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Picture of a 2008 Maserati GranTurismo


Maserati was established in late 1914 and began producing cars in 1926. It has been owned by the Italian car giant Fiat S.p.A. since 1993. In May 2014, Maserati sold a record of over 3,000 cars.


The company has a long history of designing and producing successful race cars with 4, 6, 8 and 16 cylinders (two straight-eights mounted parallel to one another).

The famous Argentinean driver Juan-Manuel Fangio raced for Maserati for a number of years in the 1950s, producing a number of stunning victories including winning the world championship in 1957 in the Maserati 250F alongside Toulo de Graffenried, Louis Chiron, Prince Bira, Enrico Plate, and a few others. Other racing projects in the 1950s were the 200S, 300S (with several famous pilots, among them Benoit Musy), 350S, and 450S, followed in 1961 by the famous Tipo 61.

Maserati retired from factory racing participation because of the Guidizzolo tragedy during the 1957 Mille Miglia, though they continued to build cars for privateers. Maserati became more focused on building road-going grand tourers.

Road Cars

The 1957 Maserati 3500 GT marked a turning point in the marque's history, as its first ground-up grand tourer design and first series produced car. Production jumped from a dozen to a few hundreds cars a year. The 3500 GT's success, with over 2200 made, was critical to Maserati's survival in the years that followed the withdrawal from racing.

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List of Maserati Models

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The 3500 GT also provided the underpinnings for the small-volume V8-engined 5000 GT, another seminal car for Maserati. With Maserati's first road-going V8 engine, it became one of the fastest and most expensive cars of its days.

The company's first sedan arrived in 1963, the Maserati Quattroporte. The Quattroporte's Tipo 107 4.2-liter DOHC V8 was the forefather of all Maserati V8s up to 1990.

The Ghia-designed Ghibli coupe was launched in 1967. It was powered by a 4.7L, dry sump version of Maserati's quad cam V8. The Ghibli Spyder and 4.9-liter Ghibli SS followed.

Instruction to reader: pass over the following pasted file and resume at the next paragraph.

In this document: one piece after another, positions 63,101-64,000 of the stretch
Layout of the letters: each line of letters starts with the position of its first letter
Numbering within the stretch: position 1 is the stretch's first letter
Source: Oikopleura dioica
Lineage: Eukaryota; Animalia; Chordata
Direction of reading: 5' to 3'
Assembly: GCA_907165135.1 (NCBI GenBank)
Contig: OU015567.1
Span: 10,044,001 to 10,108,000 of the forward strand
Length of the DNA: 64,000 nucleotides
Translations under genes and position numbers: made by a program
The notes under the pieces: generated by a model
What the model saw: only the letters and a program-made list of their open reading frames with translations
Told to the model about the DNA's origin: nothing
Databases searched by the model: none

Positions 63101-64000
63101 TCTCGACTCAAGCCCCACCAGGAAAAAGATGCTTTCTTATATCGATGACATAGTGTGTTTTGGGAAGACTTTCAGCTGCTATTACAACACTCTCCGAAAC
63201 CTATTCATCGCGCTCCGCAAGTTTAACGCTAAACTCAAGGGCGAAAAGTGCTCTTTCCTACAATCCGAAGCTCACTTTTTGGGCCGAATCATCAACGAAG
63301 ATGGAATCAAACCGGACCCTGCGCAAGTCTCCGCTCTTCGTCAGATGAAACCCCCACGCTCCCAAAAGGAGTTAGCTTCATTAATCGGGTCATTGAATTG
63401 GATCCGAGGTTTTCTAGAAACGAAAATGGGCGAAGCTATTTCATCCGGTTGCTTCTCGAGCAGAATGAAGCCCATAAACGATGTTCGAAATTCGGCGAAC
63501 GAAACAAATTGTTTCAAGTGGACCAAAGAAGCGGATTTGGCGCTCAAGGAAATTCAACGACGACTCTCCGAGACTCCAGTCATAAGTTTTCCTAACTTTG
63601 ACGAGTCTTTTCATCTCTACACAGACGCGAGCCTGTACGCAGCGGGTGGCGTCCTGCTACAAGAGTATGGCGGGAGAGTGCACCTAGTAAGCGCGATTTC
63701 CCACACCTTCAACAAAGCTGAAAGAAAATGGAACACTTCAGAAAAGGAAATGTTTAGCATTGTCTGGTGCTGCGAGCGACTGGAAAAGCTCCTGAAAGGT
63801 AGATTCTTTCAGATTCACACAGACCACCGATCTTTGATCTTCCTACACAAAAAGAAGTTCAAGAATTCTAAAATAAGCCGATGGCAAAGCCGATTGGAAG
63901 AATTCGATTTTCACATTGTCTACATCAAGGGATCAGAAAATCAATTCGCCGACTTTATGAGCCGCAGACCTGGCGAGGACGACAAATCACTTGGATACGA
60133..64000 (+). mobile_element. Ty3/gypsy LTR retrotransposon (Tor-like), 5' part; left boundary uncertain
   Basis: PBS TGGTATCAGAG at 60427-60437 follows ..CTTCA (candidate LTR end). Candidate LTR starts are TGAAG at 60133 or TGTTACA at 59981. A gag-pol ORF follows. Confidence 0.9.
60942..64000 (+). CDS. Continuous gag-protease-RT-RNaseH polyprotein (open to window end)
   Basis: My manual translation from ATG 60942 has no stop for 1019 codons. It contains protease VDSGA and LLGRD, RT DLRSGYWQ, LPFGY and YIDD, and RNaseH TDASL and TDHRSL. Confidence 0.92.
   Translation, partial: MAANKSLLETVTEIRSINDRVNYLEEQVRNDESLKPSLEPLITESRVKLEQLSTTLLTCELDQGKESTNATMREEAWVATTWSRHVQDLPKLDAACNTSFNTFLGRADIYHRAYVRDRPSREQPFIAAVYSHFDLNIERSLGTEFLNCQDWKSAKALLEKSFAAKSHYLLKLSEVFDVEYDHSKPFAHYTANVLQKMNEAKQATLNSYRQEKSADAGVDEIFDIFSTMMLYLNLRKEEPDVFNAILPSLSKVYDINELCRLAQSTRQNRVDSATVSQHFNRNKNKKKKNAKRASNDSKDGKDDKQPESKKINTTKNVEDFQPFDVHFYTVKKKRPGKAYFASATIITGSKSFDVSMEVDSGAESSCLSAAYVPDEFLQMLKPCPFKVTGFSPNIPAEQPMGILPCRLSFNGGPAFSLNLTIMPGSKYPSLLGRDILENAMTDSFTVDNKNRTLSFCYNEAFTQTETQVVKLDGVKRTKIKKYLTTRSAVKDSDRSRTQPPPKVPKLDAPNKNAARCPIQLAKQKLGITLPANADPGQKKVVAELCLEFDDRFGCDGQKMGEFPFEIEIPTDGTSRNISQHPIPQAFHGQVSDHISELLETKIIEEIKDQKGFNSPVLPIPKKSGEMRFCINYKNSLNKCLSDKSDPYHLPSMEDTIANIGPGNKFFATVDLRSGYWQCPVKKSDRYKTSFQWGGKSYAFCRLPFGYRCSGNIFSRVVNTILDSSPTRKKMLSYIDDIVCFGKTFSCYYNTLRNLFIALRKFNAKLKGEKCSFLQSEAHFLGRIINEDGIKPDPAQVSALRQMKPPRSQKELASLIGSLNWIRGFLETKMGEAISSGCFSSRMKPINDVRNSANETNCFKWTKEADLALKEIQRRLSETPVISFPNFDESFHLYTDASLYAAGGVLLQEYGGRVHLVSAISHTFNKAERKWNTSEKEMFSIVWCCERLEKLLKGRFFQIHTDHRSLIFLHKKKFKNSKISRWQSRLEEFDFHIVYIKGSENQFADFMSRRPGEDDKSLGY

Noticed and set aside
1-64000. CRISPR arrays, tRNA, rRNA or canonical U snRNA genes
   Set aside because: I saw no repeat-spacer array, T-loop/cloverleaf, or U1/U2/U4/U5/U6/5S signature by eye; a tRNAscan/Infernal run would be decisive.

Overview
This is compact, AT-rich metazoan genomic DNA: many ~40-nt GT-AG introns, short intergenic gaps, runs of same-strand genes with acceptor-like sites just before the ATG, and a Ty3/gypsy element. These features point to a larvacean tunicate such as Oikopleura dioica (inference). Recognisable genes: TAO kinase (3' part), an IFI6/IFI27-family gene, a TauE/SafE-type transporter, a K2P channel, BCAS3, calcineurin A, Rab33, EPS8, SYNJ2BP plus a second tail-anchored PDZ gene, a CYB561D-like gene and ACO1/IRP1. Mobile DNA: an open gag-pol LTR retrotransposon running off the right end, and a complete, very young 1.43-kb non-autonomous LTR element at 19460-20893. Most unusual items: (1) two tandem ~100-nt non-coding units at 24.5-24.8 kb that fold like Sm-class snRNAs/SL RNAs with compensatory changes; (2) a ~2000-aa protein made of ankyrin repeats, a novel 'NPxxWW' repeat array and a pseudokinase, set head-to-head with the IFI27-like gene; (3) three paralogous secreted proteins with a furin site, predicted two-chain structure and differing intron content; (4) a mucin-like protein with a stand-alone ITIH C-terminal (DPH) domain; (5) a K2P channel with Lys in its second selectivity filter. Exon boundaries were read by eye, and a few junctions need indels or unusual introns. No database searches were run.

In 1968, Maserati was taken over by French car manufacturer Citroen. With secure financial backing, new models were launched, and built in much greater numbers than before. Citroen borrowed Maserati expertise and engines for the Citroen SM and other vehicles, and Maseratis also incorporated Citroen technology, particularly in hydraulics.

The first new arrival was the 1969 Maserati Indy, a Vignale-designed four seater GT with a traditional V8 drive train, which was produced in over 1100 units.

In 1971, the Maserati Bora was the first series production mid-engined Maserati. The Bora ended Maserati's reputation for producing fast, but technologically out of date cars, being the first Maserati with four wheel independent suspension.

The mid-engined Maserati Merak, often referred to as the Bora's baby brother, was launched in 1972 using a Tipo 114 SM-derived V6 engine enlarged to 3.0-liters.

The replacement for the Ghibli was the Bertone-designed Maserati Khamsin, a front-engined grand tourer that was introduced in 1972 and produced from 1974; it married the traditional Maserati V8 GT layout with modern independent suspension, unibody construction and refined Citroen technologies such as DIRAVI power steering.

The 1980s saw the company largely abandoning the mid-engined sports car in favor of a compact front-engined, rear-drive coupe, the Maserati Biturbo. Of fairly conventional construction, the Biturbo's pleasure and pain was its twin-turbocharged V6 engine, the first ever in a production car. The Biturbo family was extremely successful, selling 40,000 units.

In 1983 and 1984 the range was extended to include sedans (the 425 and 420) and a cabriolet (the Zagato-bodied Spyder), respectively on a long and short wheelbase Biturbo platform.